Yamato (California) / 大和(カリフォルニア)

Nina Endo and Hanae Kan in Yamato (California). Image courtesy of yamato-california.com.

Yamato (California) opens on an image of a trash heap, one of those sprawling piles of abandoned flotsam that seem to exist all over suburban Japan, often right next to homes or apartment complexes. Perched atop this pile of junk is a tiny Japanese flag, a pitiful image that will only grow in potency as the film progresses. This is Japan, but it’s a part of the country’s reality that many would prefer not to think about—the poverty and sense of hopelessness that exist in the towns near the U.S. military bases, and the complicated relationship that exists between those bases and the locals, who may resent their presence but are often inextricably linked to them, both financially and personally.

Hanging out in this trash heap is Sakura (Hanae Kan), an eternally sullen teenager and aspiring rapper who retreats to various junkyards to think of new lyrics, though the brief samples that she posts online get minimal traffic and she doesn’t seem to have the courage to perform in public. Sakura lives in Atsugi, near Japan’s largest U.S. military base, which is closed off by barbed wire fences that are essentially a border between two different planets. Like so many people in Atsugi and other military base towns, Sakura is pulled between these two worlds—she’s Japanese and has never left Japan, but her mother is dating an American G.I., Sakura’s daily life is constantly invaded by the deafening sound of military aircraft flying overhead, and she reveres hip-hop.

Though Sakura’s day-to-day life is decidedly grim—she shares a tiny, run-down apartment with her mother and brother with only a curtain separating their bedrooms, her neighborhood is drab and full of trash, and she seems to have almost no friends—Sakura at least has a level-headed and supportive mother and a decent (if slightly eccentric) brother. Thus it’s difficult to decide exactly what she’s so eternally angry about, snapping at her mother and brother and picking fights with another girl in the neighborhood. Then again, being a teenager is all about being angry and annoyed, even if the object of your annoyance might not always be clear.

Into Sakura’s world comes Rei (Nina Endo), the gentle, sweet-faced daughter of her mother’s G.I. boyfriend. Rei has spent most of her life in the U.S. but speaks fluent Japanese and has come to Japan to stay with the family, who are eager to play the welcoming hosts—except for Sakura, of course, who barely speaks to Rei when she first arrives. Rei is persistent, though, perhaps enamored of the slightly more mature-seeming Sakura, and after some initial prickliness the two girls quickly bond.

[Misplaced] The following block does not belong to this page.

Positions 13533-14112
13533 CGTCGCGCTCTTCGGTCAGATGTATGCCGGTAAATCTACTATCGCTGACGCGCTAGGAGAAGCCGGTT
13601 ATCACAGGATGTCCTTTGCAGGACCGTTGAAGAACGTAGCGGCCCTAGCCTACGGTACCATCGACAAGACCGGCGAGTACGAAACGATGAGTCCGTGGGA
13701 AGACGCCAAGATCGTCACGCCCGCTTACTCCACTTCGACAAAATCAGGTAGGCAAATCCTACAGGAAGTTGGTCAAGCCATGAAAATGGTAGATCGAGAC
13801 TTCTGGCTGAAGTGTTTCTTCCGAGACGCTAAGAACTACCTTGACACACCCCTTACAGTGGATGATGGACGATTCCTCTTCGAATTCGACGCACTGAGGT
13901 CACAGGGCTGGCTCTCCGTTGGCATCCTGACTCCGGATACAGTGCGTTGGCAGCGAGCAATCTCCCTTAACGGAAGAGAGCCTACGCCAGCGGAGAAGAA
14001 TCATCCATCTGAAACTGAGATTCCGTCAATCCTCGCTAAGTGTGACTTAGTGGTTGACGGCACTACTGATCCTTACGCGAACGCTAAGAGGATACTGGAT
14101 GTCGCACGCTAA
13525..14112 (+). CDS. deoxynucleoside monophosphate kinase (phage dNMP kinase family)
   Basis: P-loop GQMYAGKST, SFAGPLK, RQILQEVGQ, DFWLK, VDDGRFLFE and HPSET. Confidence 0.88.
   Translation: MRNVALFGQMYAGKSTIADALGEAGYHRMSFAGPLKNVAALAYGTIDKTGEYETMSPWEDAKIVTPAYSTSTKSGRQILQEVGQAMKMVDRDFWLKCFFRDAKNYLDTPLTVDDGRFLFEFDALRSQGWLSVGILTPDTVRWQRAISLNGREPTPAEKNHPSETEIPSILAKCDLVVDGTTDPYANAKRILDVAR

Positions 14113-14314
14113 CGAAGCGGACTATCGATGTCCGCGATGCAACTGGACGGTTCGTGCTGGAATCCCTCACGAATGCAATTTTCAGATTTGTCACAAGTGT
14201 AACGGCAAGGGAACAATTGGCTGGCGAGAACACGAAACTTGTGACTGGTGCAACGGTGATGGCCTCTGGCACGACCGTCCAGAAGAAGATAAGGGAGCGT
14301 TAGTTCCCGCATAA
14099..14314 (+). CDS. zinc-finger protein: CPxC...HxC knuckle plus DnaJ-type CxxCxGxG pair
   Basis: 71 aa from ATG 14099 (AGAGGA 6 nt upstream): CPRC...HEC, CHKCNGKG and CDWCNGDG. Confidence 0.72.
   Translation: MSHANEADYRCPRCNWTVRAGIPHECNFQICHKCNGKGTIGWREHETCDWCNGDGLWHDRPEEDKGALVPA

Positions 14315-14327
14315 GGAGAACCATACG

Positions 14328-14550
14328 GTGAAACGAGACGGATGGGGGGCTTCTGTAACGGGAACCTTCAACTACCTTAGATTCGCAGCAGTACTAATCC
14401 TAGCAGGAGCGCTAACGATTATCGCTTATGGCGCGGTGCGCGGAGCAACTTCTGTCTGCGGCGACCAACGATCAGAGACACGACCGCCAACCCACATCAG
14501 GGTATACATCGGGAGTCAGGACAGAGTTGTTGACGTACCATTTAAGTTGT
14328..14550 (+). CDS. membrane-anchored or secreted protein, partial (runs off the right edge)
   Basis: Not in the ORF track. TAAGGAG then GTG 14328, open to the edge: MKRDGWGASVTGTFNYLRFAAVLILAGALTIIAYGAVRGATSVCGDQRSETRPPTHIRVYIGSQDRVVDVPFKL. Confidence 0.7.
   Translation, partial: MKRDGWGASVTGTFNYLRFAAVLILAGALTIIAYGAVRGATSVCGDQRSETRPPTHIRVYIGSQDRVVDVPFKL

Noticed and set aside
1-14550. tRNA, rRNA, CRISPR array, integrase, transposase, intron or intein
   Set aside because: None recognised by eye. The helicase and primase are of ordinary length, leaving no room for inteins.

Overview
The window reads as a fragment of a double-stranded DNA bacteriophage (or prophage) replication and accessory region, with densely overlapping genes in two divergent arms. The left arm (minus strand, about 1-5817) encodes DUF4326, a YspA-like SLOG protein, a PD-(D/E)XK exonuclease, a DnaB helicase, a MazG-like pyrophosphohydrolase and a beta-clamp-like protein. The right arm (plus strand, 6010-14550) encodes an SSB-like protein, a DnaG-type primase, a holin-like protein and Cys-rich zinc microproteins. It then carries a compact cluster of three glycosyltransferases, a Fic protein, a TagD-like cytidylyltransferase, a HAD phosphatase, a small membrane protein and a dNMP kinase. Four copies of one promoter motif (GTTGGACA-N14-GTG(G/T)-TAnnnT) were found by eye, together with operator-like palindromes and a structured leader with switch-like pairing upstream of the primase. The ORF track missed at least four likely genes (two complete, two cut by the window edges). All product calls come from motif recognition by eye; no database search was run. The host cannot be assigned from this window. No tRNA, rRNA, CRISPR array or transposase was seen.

It’s in these scenes that Yamato (California) really shines. Kan and Endo have great chemistry, and it’s fun to simply watch them feel each other out and enjoy each other’s company. Their bond is precarious, though, and their family relationships serve as a microcosm for the complicated dynamics at play in places like Atsugi. Sakura doesn’t seem to dislike the G.I. boyfriend, but he’s mostly absent, taking advantage of her family’s generosity in asking them to be a sort of substitute family for Rei. Rei, for her part, accuses Sakura of just wanting to copy the U.S., an accusation that Sakura throws back at her, attacking her for being half-Japanese. Whether they like it or not, all the characters’ identities are shaped by their connections to the military base, and to the U.S.’s lingering presence in Japan.

Yamato (California) is most convincing when it’s exploring these complicated dynamics, especially the occasionally enigmatic way that Sakura interacts with the people around her: one of her classmates, her boss at her part-time job (who’s also a kind of surrogate parent), her mother and brother, and of course Rei. It’s less convincing when it focuses on Sakura’s musical aspirations—she’s not a very good rapper, though Kan has plenty of charisma. A bizarre musical dream sequence-like scene near the end of the film also feels out of place.

And yet the film’s flaws could also be seen as the touches that make it stand out in a sea of overly polished, committee-produced, feel-good Japanese dramas. Sakura isn’t a very good rapper, but maybe it’s more realistic that she’s still got a long way to go. There’s an inevitable third act scene of a music competition, but it’s in a drab gymnasium with only a dozen people in the audience. Things come together a little too neatly and sweetly at the end, but there are still touches of roughness and uncertainty.

Yamato (California)’s pieces don’t quite add up to an exceptional whole, but there are enough exceptional pieces to keep things interesting. At the very least, it’s refreshing to see a film that features a piece of Japan and contemporary Japanese life not often on display, a warm and authentic portrayal of female friendship, and a story that, while contrived in its ending, still managing to keep things a bit messy.

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